Manatee County's crime rate drops by 7.3 percent in 2014

MANATEE -- The crime rate in Manatee County dropped by 7.3 percent in 2014 compared with the previous year, the Florida Department of Law Enforcement announced Wednesday.

In 2014, there were 3,446.2 reported index crimes per 100,000 population, compared with 3,716.7 crimes in 2013, according to FDLE, which compiles the statistics based on information provided by local law enforcement agencies.

The 7.3 percent drop is more than twice the size of the drop in 2013 -- 3.6 percent.

Index crimes are murder, rape, robbery, aggravated assault (which includes forcible fondling), burglary, larceny and motor vehicle theft.

In all, there were 11,855 index crimes reported in Manatee in 2014, compared with 12,576 a year earlier.

Crimes that increased in Manatee included murders (from 13 to 14), rapes (from 209 to 213), aggravated assaults and motor vehicle thefts. There were decreases in robberies, burglaries and larcenies, according to FDLE.

For Manatee County, here is how crime rates increased or dropped in each of the county's jurisdictions:

Unincorporated Manatee and Anna Maria (patrolled by Manatee County Sheriff's Office): Down 8.5 percent

Bradenton: Down 1.7 per


Palmetto: Down 15.4 percent

Holmes Beach: Up 26.3 percent

Bradenton Beach: Down 60.2 percent

Longboat Key: Up 9.7 percent

Bradenton Beach saw the largest decrease in crime, which Police Chief Sam Speciale credited to a drop in auto burglaries.

"We don't get a lot of violent crime out here, so that's biggest thing we look at," Speciale said.

An increase in patrol presence along beaches in the city, Speciale said, is the main reason for the decrease in auto burglaries. The popular Coquina Beach, with its large parking lot, is in Bradenton Beach.

"My guys are very diligent in their patrol duties and it shows by the numbers," Speciale said. "The biggest thing is the beach. We have people that visit here from out of town, and most of the perpetrators are from out of town, too."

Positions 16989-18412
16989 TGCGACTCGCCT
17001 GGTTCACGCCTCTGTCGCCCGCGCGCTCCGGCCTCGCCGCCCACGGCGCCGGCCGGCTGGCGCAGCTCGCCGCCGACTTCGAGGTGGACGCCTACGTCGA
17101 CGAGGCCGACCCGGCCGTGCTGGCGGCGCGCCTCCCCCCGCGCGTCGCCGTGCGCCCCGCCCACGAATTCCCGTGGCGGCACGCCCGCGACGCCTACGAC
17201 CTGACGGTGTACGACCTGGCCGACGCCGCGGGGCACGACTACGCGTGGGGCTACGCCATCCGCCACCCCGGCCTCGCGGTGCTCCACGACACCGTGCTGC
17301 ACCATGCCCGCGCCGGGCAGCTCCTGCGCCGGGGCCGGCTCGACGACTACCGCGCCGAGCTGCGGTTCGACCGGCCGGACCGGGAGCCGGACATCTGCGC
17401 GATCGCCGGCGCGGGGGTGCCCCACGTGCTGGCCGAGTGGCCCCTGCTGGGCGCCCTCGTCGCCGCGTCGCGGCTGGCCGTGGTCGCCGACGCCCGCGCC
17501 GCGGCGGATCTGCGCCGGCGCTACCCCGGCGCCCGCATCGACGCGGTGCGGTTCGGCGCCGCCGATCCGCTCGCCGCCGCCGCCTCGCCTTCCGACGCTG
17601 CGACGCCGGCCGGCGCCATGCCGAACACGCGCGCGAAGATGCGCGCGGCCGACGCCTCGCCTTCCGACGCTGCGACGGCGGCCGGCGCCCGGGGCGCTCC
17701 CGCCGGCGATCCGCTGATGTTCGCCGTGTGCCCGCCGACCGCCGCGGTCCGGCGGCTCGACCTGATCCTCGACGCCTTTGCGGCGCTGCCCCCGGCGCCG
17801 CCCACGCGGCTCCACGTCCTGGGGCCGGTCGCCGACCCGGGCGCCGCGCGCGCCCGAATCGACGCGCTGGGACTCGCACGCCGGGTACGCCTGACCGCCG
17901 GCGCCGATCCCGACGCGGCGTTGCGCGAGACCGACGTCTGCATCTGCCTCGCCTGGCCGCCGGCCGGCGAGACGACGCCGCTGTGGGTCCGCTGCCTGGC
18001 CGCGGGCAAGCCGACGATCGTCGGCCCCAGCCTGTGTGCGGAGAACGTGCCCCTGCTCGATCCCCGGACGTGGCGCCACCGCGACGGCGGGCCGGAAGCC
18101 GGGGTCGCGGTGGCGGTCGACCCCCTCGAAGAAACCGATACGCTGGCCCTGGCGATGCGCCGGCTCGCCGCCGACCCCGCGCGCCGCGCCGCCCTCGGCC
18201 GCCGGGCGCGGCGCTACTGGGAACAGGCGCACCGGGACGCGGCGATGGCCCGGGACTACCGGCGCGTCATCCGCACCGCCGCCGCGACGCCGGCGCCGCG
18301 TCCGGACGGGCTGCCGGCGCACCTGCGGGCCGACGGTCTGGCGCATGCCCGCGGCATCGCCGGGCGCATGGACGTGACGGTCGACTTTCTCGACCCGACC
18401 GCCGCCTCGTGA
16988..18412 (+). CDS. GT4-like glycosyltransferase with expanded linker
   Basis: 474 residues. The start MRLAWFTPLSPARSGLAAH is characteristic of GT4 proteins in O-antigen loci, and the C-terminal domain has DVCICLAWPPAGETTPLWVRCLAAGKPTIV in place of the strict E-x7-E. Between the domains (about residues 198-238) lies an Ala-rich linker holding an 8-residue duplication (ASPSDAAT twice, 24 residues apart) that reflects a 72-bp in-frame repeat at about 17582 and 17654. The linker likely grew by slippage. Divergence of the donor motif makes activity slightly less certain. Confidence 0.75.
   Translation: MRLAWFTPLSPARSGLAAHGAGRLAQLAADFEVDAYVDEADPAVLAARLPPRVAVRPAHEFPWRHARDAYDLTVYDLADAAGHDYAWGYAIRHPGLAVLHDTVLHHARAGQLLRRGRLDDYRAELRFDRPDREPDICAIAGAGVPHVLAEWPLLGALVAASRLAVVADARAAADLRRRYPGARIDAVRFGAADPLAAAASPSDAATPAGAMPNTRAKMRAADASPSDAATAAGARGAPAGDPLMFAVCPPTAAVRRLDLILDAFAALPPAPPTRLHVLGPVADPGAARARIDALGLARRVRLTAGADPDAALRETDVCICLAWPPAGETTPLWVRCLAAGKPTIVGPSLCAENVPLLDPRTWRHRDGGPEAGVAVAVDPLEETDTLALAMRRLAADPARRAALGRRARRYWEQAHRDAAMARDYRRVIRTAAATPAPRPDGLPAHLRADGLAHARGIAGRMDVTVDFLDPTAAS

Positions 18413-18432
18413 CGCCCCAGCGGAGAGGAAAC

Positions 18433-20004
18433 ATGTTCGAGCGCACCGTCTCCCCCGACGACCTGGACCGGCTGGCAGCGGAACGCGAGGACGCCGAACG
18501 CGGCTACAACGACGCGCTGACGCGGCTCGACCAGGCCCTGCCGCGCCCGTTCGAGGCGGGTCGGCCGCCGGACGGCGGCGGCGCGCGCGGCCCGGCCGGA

Bradenton Police Chief Michael Radzilowski said the decrease in crime in his city adds to the overall 38 percent decrease in crime since 2003.

"It's all thanks to the partnership between our patrol officers and the members of the community to prevent crime, because that's our philosophy: We are policing for prevention," Radzilowski said. "That's what we've been successful at."

Palmetto Police Chief Scott Tyler was most proud of the reduction in the number of violent crimes -- murders, rapes, aggravated assaults and robberies -- in his city, from 125 to 113, as well as an increase of the closure rate for cases to 43.5 percent.

"I credit the community for that, as well as our efforts," Tyler said.

Tyler said community members have been instrumental in the drop by reporting suspicious activity in their neighborhoods.

"We also took a chance and took an officer off the street and added another detective, because we wanted to have enough detectives on cases and to have enough time for each case," Tyler said.

It's not all about the numbers, cautioned Manatee County Sheriff Brad Steube.

"You have to feel comfortable 24 hours a day where you live, where you work and where you shop," Steube said. "And we here have to realize that we have work to do to make that true for all our citizens."

While Steube said he'd love to say it's great news that the crime rate is down, he is concerned that in 2015 the number of violent crimes, particularly aggravated assaults, are up to date. Obviously, there are still areas in the community that demand his deputies' attention

"The continued reduction of crime is obviously because of the hard work of the men and women of the sheriff's office," Steube said.

In Sarasota County, the crime rate dropped by 10.8 percent in 2014.

Jessica De Leon, Herald law enforcement reporter, can be reached at 941-745-7049. You can follow her on Twitter @JDeLeon1012.